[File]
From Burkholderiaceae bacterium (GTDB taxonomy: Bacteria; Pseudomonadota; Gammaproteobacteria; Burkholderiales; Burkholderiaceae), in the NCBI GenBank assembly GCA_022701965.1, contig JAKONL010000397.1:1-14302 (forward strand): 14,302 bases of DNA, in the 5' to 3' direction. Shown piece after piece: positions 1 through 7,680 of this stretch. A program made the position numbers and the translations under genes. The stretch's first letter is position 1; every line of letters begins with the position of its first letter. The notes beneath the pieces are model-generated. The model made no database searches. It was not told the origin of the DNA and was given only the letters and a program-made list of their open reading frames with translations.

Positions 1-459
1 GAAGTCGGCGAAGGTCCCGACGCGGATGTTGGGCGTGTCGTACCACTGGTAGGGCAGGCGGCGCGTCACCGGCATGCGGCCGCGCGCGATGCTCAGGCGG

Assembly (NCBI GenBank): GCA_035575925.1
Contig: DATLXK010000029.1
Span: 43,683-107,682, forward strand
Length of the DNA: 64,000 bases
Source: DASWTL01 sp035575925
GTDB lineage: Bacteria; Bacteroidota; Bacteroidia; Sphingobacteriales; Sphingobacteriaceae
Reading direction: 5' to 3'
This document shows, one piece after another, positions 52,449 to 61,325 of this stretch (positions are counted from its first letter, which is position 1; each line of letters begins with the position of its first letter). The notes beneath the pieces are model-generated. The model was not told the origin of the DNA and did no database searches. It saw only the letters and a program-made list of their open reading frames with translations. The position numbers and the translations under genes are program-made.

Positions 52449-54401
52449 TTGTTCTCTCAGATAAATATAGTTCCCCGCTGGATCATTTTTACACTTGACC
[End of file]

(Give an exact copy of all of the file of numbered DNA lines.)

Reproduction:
From Burkholderiaceae bacterium (GTDB taxonomy: Bacteria; Pseudomonadota; Gammaproteobacteria; Burkholderiales; Burkholderiaceae), in the NCBI GenBank assembly GCA_022701965.1, contig JAKONL010000397.1:1-14302 (forward strand): 14,302 bases of DNA, in the 5' to 3' direction. Shown piece after piece: positions 1 through 7,680 of this stretch. A program made the position numbers and the translations under genes. The stretch's first letter is position 1; every line of letters begins with the position of its first letter. The notes beneath the pieces are model-generated. The model made no database searches. It was not told the origin of the DNA and was given only the letters and a program-made list of their open reading frames with translations.

Positions 1-459
1 GAAGTCGGCGAAGGTCCCGACGCGGATGTTGGGCGTGTCGTACCACTGGTAGGGCAGGCGGCGCGTCACCGGCATGCGGCCGCGCGCGATGCTCAGGCGG

Assembly (NCBI GenBank): GCA_035575925.1
Contig: DATLXK010000029.1
Span: 43,683-107,682, forward strand
Length of the DNA: 64,000 bases
Source: DASWTL01 sp035575925
GTDB lineage: Bacteria; Bacteroidota; Bacteroidia; Sphingobacteriales; Sphingobacteriaceae
Reading direction: 5' to 3'
This document shows, one piece after another, positions 52,449 to 61,325 of this stretch (positions are counted from its first letter, which is position 1; each line of letters begins with the position of its first letter). The notes beneath the pieces are model-generated. The model was not told the origin of the DNA and did no database searches. It saw only the letters and a program-made list of their open reading frames with translations. The position numbers and the translations under genes are program-made.

Positions 52449-54401
52449 TTGTTCTCTCAGATAAATATAGTTCCCCGCTGGATCATTTTTACACTTGACC